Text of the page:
Going off of the first game’s mechanics, everything is a step up. This contains one of the best opening segments in video games as players battle the Colossus of Rhodes inside and out. The tutorial never halts the gameplay as players are reacquainted with the combat before suffering a Metroid curveball. But from there, building upon what is taken away is part of the joy in being the God of War.
Not only are the existing powerups more refined, but there are new abilities that make the gods tremble in fear. Weapons are more varied as Kratos robs each opponent of their arms before delivering the killing blow. Bosses are more prevalent and vary in species from humans to mythological beasts. Finishers make the most frustrating encounters worth the trouble, but there are more quick time events as a tradeoff. On the one hand, they end each fight with a satisfying climax. On the other hand, their implementation extends beyond finishers, making them harder to master. Depending on preferences, it can be a make-or-break scenario. But because some fights, like the Barbarian King, are the best in the series, this is forgiven.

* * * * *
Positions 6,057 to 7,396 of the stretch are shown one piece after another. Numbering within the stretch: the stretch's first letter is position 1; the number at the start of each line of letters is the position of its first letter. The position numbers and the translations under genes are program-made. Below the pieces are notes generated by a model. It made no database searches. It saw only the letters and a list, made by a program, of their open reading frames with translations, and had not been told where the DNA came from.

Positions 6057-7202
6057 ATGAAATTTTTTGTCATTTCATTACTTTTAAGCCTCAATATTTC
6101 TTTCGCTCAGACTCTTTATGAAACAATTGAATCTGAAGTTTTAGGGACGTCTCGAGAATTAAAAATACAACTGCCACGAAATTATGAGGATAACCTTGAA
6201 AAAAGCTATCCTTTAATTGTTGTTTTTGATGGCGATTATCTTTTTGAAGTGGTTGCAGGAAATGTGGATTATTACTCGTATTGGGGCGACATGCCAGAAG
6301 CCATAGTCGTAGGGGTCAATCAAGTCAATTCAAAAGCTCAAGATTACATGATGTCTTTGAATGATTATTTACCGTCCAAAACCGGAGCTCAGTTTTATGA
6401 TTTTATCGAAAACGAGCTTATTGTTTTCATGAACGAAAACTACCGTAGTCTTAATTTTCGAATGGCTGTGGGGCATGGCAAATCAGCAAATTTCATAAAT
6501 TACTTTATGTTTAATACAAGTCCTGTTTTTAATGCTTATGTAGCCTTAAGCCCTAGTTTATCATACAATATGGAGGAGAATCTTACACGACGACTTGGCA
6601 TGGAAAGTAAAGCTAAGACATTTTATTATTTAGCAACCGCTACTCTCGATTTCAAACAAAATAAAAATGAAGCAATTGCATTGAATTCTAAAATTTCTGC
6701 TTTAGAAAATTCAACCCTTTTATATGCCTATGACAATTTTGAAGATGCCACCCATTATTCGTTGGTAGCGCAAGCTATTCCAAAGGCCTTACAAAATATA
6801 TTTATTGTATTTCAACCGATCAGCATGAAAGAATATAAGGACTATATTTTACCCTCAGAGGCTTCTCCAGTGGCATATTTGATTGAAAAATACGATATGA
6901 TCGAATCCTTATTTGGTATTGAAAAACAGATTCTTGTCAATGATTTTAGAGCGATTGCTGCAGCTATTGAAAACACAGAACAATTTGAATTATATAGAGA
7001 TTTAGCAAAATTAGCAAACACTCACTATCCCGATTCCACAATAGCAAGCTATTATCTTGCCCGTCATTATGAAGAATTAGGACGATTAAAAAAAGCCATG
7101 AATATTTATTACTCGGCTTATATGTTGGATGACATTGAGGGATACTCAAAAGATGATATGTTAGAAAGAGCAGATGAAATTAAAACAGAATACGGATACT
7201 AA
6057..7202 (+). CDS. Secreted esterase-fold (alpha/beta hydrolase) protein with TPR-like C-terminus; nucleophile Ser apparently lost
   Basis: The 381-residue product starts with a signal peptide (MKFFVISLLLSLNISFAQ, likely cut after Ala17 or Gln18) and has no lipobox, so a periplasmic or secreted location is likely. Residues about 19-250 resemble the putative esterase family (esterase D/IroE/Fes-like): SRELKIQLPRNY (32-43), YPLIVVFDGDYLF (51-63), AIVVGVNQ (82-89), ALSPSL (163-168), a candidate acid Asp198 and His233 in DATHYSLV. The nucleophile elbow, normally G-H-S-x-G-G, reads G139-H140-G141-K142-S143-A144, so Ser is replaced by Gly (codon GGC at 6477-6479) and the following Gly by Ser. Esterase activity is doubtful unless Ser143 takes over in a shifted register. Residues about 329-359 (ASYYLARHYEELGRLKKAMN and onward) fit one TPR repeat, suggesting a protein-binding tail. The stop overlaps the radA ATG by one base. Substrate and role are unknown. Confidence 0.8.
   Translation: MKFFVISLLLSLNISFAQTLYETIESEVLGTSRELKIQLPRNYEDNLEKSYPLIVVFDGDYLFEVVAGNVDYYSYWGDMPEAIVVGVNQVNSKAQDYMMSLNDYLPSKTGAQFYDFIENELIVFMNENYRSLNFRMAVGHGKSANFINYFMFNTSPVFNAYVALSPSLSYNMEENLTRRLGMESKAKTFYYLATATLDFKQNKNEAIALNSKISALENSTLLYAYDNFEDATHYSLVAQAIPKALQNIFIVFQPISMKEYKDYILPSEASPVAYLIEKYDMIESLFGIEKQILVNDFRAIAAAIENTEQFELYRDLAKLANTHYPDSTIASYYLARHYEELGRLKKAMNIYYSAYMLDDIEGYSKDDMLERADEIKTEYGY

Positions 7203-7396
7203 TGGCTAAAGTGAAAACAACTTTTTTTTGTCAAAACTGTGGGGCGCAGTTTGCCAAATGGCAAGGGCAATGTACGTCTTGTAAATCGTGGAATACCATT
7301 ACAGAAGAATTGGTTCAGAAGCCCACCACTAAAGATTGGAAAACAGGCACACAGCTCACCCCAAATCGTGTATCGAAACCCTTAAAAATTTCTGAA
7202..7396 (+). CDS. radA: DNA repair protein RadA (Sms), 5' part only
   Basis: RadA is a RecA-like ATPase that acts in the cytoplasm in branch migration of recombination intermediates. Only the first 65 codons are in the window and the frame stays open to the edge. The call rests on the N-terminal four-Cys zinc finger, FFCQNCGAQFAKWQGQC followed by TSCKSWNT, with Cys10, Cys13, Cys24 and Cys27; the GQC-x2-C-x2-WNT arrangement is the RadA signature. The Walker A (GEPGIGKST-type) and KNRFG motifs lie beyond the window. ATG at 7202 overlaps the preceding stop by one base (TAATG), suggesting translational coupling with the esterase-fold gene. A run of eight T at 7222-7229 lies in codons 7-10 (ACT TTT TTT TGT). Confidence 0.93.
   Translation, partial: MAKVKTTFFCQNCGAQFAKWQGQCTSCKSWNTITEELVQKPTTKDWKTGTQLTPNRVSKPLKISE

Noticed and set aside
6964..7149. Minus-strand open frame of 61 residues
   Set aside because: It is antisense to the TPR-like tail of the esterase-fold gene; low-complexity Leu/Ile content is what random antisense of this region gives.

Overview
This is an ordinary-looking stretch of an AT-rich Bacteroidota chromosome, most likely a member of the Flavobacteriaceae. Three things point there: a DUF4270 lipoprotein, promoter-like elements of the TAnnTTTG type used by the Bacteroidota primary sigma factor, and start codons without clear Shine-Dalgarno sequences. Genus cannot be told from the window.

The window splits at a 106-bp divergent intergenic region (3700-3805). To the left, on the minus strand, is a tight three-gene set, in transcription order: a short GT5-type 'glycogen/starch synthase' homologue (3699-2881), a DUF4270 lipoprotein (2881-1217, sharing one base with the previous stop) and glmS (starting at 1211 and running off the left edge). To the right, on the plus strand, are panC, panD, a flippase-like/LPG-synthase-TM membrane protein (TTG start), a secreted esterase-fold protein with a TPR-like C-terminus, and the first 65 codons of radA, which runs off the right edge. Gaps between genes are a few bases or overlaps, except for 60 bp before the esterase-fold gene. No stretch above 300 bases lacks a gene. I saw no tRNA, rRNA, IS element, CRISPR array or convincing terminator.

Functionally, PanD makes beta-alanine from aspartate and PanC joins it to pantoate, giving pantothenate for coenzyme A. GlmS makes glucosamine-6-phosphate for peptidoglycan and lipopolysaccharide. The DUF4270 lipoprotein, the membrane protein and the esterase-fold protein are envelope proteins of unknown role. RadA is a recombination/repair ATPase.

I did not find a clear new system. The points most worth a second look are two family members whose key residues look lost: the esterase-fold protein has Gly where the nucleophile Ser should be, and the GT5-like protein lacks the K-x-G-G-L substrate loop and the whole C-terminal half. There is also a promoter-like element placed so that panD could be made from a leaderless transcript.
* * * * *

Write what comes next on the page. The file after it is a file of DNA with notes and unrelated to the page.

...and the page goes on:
Add improved combat controls, more precise button inputs, faster platforming with the added jumping mechanic, and puzzles with sadistic solutions, and this becomes one of the quintessential experiences on past gen consoles. For all the roadblocks in the story, the gameplay is refined to make the experience more enjoyable.
Everything about God of War II surpasses the first, even 15 years later. The environments are bigger, the story is more at home in its setting, the presentation go out with a bang on the PlayStation 2, and the gameplay improves on the flaws in the first entry. So why isn’t this as remembered as the original? Especially given how it does everything better? Probably because it’s not the first entry and because it works more as a series of events stitched together instead of a cohesive flowing narrative. That being said, the nostalgia of the first game does not compensate for its flaws that are fixed here. For those who still have a PlayStation 3, there is still time to purchase this digitally while the PlayStation Network Store remains open. At the very least, they’re taking more steps in allowing gamers to preserve these endangered titles. This is more than just a swan song to the PlayStation 2 era; this is a phoenix that rises before the dawn of a new console generation.